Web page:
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Infant antibiotic exposures and early-life body mass

Abstract

Objectives:

To examine the associations of antibiotic exposures during the first 2 years of life and the development of body mass over the first 7 years of life.

Design:

Longitudinal birth cohort study.

Subjects:

A total of 11 532 children born at 2500 g in the Avon Longitudinal Study of Parents and Children (ALSPAC), a population-based study of children born in Avon, UK in 1991–1992.

Measurements:

Exposures to antibiotics during three different early-life time windows (<6 months, 6–14 months, 15–23 months), and indices of body mass at five time points (6 weeks, 10 months, 20 months, 38 months and 7 years).

Results:

Antibiotic exposure during the earliest time window (<6 months) was consistently associated with increased body mass (+0.105 and +0.083 s.d. unit, increase in weight-for-length Z-scores at 10 and 20 months, P<0.001 and P=0.001, respectively; body mass index (BMI) Z-score at 38 months +0.067 s.d. units, P=0.009; overweight OR 1.22 at 38 months, P=0.029) in multivariable, mixed-effect models controlling for known social and behavioral obesity risk factors. Exposure from 6 to 14 months showed no association with body mass, while exposure from 15 to 23 months was significantly associated with increased BMI Z-score at 7 years (+0.049 s.d. units, P=0.050). Exposures to non-antibiotic medications were not associated with body mass.

Conclusions:

Exposure to antibiotics during the first 6 months of life is associated with consistent increases in body mass from 10 to 38 months. Exposures later in infancy (6–14 months, 15–23 months) are not consistently associated with increased body mass. Although effects of early exposures are modest at the individual level, they could have substantial consequences for population health. Given the prevalence of antibiotic exposures in infants, and in light of the growing concerns about childhood obesity, further studies are needed to isolate effects and define life-course implications for body mass and cardiovascular risks.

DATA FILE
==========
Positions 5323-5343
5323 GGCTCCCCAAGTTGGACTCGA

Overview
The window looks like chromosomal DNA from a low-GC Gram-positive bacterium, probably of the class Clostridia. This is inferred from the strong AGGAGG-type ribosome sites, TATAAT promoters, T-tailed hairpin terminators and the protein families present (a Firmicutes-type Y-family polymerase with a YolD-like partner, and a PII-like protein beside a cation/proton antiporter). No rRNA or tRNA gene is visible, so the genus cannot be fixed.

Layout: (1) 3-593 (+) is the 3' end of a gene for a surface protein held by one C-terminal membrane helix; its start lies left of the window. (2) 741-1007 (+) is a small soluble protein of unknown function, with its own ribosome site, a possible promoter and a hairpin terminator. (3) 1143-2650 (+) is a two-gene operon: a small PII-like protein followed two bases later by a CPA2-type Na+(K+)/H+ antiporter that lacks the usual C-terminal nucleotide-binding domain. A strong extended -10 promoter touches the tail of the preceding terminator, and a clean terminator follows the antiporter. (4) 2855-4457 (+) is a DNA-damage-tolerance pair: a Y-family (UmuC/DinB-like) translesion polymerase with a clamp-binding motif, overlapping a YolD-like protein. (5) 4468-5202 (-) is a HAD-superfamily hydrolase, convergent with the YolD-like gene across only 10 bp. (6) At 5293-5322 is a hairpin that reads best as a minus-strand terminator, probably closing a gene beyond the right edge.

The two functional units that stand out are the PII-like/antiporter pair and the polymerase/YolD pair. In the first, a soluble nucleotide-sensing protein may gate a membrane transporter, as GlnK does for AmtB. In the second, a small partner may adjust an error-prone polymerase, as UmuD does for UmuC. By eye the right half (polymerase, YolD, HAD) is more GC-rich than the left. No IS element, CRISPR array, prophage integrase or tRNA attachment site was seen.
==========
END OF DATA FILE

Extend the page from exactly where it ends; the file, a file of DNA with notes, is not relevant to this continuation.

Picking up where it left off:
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Acknowledgements

We are extremely grateful to all the families who took part in this study, the midwives for their help in recruiting them and the whole ALSPAC team, which includes interviewers, computer and laboratory technicians, clerical workers, research scientists, volunteers, managers, receptionists and nurses. The UK Medical Research Council, the Wellcome Trust (Grant ref: 092731) and the University of Bristol provide core support for ALSPAC. This publication is the work of the authors and Drs Trasande and Blustein will serve as guarantors for the contents of this paper and does not reflect the views of the ALSPAC executive. Support for our preliminary work with the ALPSAC database was provided through a pilot grant from the NYU Global Public Health Research Challenge Fund, and by NIH grants RO1GM090989 and 1UL1RR029893. We are grateful for support of Joseph Conigliaro, John Billings and Teresa Attina for their critical review of early results of our analysis.

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Trasande, L., Blustein, J., Liu, M. et al. Infant antibiotic exposures and early-life body mass. Int J Obes 37, 16–23 (2013). https://doi.org/10.1038/ijo.2012.132

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  • DOI: https://doi.org/10.1038/ijo.2012.132

Keywords

  • antibiotics
  • human microbiome
  • body mass
  • ALSPAC

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